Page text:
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Tuesday, 29 May 2018
Billy Joel - 52nd Street (1978)
Released October 1978
Recorded at A & R Studios, New York City
Released in 1978, at the height of punk, following on from the phenomenal worldwide success of the previous year’s “The Stranger”, this was also a top seller. Joel’s mix of New York street tales against a piano and jazzy brass backing taped in to the tastes of those for whom punk never happened. I was a punk in 1978, but I still liked this.
The lead-off single the catchy “My Life” helped to popularise the album, but it was by no means the standout track. That honour, for me, lay with the Phil Spector meets Bruce Springsteen and The Righteous Brothers on the mighty “Until The Night”. Great atmosphere and a killer chorus. Very New York. Indeed, this is such an NYC album, just as “The Stranger” was, and “Turnstiles” before it, to be honest.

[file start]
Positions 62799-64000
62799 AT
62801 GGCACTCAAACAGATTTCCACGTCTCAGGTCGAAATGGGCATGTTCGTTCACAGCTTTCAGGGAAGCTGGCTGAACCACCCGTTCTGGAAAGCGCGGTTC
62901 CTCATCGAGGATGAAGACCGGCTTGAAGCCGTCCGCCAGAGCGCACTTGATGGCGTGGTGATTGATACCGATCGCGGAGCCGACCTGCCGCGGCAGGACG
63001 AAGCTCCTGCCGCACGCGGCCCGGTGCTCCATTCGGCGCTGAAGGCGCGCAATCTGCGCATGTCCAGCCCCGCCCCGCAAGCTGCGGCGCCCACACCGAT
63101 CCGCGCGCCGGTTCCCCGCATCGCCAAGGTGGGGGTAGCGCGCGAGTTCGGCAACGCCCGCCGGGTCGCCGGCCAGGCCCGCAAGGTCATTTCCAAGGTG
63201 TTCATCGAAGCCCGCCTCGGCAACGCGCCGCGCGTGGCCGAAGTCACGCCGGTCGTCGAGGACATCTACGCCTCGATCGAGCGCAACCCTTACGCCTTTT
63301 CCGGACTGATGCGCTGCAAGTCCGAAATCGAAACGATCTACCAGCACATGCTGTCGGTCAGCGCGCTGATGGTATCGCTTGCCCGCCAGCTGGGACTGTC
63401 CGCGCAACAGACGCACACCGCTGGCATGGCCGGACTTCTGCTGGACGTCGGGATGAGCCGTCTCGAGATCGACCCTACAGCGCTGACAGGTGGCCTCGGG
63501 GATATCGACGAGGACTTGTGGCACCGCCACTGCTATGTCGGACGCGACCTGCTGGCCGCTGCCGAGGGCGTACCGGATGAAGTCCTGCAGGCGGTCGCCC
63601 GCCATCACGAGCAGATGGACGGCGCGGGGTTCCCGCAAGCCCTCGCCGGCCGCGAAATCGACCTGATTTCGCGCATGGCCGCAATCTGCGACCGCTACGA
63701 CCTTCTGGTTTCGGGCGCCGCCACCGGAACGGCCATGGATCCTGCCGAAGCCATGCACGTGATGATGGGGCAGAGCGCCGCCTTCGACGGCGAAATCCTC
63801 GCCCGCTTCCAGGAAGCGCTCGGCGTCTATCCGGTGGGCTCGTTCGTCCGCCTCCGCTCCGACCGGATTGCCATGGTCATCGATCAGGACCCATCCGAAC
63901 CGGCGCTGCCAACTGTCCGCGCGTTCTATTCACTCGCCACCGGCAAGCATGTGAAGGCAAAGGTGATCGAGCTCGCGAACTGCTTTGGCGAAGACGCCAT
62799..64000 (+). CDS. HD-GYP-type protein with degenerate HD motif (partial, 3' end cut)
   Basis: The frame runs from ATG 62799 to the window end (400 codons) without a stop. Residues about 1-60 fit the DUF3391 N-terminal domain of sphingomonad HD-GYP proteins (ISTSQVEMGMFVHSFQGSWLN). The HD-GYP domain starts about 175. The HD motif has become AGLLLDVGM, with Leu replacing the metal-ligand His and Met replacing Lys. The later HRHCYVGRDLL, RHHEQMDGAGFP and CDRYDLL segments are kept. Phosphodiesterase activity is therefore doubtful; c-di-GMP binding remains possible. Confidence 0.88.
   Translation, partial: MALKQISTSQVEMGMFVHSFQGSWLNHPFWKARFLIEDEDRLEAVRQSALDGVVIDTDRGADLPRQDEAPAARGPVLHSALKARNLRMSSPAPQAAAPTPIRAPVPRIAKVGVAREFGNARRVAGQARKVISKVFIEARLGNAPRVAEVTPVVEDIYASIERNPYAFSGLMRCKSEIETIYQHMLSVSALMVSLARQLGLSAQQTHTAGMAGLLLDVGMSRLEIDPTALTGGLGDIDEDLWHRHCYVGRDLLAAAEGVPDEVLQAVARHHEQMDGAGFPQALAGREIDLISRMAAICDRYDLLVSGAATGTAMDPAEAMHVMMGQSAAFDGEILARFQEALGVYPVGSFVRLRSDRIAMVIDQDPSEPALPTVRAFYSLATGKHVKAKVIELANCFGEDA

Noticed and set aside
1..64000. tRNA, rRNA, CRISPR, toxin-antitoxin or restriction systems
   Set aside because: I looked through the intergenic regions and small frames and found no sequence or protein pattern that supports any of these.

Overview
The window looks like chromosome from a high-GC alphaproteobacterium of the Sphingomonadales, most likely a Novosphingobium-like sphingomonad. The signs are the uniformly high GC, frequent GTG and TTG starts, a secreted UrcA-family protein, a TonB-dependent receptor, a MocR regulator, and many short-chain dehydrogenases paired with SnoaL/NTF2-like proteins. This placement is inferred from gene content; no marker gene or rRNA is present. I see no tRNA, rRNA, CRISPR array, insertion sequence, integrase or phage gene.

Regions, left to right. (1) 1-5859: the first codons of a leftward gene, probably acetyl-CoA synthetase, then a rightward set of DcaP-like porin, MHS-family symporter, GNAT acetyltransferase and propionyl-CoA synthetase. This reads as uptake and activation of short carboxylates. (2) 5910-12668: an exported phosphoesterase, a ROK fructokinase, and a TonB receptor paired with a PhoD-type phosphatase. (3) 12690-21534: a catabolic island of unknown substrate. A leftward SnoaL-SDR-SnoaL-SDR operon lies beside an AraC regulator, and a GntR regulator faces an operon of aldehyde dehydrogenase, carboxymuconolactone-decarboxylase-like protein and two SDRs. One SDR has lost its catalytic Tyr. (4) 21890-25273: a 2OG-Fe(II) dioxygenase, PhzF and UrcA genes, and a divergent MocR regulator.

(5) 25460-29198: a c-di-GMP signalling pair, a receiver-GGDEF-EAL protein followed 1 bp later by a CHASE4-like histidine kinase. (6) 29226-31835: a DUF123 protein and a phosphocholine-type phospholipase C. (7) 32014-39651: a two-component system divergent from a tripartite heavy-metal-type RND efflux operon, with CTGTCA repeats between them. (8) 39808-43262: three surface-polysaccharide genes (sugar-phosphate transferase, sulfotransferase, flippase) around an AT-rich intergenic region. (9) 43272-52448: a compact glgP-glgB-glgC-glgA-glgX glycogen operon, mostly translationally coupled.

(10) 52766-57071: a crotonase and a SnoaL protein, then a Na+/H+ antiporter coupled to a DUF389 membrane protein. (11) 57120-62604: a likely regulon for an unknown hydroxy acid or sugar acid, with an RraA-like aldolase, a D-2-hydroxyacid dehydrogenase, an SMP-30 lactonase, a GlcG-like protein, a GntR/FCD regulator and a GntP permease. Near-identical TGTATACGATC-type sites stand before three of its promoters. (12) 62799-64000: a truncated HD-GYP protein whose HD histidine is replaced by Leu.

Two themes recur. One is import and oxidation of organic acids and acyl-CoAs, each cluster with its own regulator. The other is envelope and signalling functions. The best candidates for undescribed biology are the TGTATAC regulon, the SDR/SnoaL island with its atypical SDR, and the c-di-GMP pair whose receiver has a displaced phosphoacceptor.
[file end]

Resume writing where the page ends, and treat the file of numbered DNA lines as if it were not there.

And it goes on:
Also impressive is the Latin-flavoured “Rosalinda’s Eyes” and the soulful tones of “Half A Mile Away” and the atmospheric New York bar-room piano jazz of “Zanzibar”.
“Stiletto” is a suitably pointed little number, both lyrically and musically, while “Honesty” is just a typical Joel heartfelt ballad and “Big Shot” sees Joel in New York Italian mode, putting down someone who has got above his/herself - “you got the Dom Perignon in your hand and the spoon up your nose”. Joel’s songs, while often thought to be just romantic, often betray a hard, street-wise edge.
The title track is a short, almost half-song to finish off this assured album and leaves you wanting more.